Publisher: Orbit (Nov. 13th)
Paperback: 496 pages
Audio: 12 hours and 37 minutes
Thanks to Orbit and the author for an early finished copy of The Winter Road in exchange for an honest review. Receiving this advanced copy does not influence my thoughts or opinions on the novel, but loving Selby’s first novel, Snakewood, might have bumped it up a weensy bit.
Also, just as an FYI, my review is a tiny bit spoilery if you haven’t read Snakewood, but it won’t ruin the read for you at all.
Teyr Amondsen, ex-merc and mother, is on a mission. One no soul has ever attempted and lived to tell the tale. She is going to lead a merchant caravan across thousands of miles of dense forests and unruly clans, known as ‘The Circle’, in the hopes to unite them all and create a road. Accomplishing this is one thing, but doing so without the faith of your people, and knowing that a warlord across the wilderness, one with his own agenda, is gaining power and an army through sheer terror, Amondsen is in for more than she bargained for. She may be retired, but her prowess as a solider may be the only thing that can keep this foreign power at bay.
Much like his first novel, Snakewood, The Winter Road is a standalone set in the same world. If you read Snakewood, you’ll remember an organization called ‘The Post’. The Winter Road, being a prequel of sorts, tells the origin story of its establishment, along with the far-fetched ambitions of its founder (which is, you guessed it, Teyr).
While TWR isn’t as immersive as Snakewood was, what with dropping you into the action within minutes of starting the book and being written as an epistolary work, it is nonetheless captivating. Selby’s penchant for world-building and storytelling is astounding and I could live in his world for ages, though I’d probably be killed by White Boys or some brewed up merc looking for coin. TWR is written from a singular POV, so down a much straighter path than the author’s previous work, but Selby does throw in a wrinkle by interweaving past and present timelines. Having said that, he does so fluidly, climaxing in epic fashion.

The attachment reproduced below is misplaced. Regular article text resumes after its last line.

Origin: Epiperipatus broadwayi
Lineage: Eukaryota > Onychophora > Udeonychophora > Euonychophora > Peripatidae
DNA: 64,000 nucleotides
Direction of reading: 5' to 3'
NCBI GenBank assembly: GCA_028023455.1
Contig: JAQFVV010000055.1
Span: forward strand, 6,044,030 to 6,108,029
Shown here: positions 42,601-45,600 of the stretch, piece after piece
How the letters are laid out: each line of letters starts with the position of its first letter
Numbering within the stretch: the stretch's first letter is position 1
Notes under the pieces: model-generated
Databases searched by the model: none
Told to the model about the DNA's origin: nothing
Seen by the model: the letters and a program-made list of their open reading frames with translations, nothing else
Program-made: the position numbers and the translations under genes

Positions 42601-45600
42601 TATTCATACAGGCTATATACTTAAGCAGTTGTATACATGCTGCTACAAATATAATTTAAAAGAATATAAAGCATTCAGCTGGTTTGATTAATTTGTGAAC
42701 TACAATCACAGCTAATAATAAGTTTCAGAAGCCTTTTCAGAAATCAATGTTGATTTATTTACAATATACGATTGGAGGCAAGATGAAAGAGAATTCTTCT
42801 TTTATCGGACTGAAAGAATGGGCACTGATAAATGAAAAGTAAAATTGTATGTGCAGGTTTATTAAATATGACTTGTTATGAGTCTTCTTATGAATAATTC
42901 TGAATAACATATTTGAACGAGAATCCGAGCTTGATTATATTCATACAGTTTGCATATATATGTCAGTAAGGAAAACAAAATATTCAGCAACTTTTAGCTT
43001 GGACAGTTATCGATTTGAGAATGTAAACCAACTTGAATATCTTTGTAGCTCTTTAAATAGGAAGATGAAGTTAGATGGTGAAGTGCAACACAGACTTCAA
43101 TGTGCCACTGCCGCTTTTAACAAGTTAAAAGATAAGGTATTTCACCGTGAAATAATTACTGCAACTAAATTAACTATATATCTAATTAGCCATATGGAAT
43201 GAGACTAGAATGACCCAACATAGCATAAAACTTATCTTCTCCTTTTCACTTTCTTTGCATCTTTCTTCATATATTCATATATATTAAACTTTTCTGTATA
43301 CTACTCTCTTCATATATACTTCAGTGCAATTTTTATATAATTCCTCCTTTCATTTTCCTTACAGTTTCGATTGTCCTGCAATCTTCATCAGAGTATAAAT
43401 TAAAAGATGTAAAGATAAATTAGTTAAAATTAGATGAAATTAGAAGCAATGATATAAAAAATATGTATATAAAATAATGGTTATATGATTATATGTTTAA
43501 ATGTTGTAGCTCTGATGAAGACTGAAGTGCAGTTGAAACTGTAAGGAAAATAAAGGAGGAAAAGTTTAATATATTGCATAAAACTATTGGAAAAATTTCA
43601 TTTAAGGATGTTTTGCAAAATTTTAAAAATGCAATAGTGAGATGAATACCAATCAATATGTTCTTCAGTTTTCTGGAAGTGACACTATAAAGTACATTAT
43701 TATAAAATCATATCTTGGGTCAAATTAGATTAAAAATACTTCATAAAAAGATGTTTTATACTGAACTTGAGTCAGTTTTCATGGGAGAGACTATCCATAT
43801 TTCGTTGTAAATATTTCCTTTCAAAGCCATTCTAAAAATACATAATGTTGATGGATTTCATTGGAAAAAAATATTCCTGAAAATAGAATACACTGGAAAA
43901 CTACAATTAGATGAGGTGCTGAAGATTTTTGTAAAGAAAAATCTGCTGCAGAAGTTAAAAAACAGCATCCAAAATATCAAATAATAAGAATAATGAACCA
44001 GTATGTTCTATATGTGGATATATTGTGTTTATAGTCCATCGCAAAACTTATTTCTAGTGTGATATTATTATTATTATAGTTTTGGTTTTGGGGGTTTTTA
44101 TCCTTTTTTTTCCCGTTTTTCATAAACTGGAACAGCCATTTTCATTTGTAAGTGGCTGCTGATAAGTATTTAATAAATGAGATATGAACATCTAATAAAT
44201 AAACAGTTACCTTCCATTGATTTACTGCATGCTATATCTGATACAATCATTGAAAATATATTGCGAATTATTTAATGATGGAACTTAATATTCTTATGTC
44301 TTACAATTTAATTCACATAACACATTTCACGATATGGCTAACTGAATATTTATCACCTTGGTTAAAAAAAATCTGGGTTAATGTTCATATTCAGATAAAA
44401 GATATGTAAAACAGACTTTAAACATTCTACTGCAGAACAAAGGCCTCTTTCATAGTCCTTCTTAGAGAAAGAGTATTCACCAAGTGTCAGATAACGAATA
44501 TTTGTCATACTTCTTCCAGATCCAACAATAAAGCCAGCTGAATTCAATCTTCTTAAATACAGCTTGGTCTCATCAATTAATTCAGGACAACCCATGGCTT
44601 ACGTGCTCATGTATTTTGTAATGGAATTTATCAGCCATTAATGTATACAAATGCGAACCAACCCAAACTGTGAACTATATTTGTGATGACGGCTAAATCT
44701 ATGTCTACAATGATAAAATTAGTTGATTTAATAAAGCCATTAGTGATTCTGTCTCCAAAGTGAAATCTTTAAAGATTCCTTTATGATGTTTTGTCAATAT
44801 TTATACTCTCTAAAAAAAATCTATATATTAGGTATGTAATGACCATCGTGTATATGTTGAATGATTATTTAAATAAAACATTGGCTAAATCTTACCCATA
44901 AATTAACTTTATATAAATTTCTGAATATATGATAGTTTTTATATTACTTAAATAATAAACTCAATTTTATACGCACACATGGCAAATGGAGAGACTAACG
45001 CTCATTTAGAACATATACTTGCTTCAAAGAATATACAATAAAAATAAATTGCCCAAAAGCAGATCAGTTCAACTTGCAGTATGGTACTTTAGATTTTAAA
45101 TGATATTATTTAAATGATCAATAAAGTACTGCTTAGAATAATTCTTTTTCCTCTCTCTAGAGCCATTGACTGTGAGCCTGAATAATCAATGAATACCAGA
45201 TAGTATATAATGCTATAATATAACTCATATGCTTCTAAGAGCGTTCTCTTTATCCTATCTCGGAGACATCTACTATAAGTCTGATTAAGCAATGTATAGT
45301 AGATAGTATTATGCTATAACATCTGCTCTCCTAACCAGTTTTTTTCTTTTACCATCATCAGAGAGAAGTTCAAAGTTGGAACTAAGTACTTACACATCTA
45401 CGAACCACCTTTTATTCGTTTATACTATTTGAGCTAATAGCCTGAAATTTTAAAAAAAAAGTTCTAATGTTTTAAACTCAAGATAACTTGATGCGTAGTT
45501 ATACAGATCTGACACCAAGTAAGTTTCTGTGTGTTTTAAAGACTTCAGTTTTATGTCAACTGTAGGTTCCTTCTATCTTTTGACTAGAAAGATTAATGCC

My favorite parts of TWR have to be the characters and the “brew” system. Amondsen is truly a character that you can stand behind and one you will ride the emotional roller coaster with again and again. Her selflessness, though you can say she is selfish in her ambitions, is not only a highly sought after character trait, but becomes a flaw for our hero throughout the novel. As far as the “brew” system, Selby brings it back into the fold without giving the reader too much of a history lesson but man is it ever in play during this adventure. The brews are not only useful for healing or poisoning, but can give enhanced vision or fighting prowess, be used as traps to incapacitate foes, or to downright murder someone. Though highly original in my eyes, you can see glimpses of a similar system in Angus Watson’s ‘West of West’ trilogy, but with animals instead of plants (another series I highly recommend. See my reviews for Book 1 and Book 2).
All in all, if you read Snakewood (and enjoyed it), you’ll more than likely give The Winter Road a go. I would’ve given it a shot even if I hadn’t read Snakewood just based off of the gorgeous cover by Jaime Jones. If you enjoy High Fantasy with some grimdarkiness thrown in, I say you grab a copy.
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Mogsy @ BiblioSanctum says
Looking forward to checking this one out. I had mixed feelings for his first book actually, so I’m curious how I’ll do with The Winter Road.
David Walters says
Snakewood took me 3 restarts to get through, but once I got about 30% in, I was hooked. This one is much easier to get into. Hope you like it!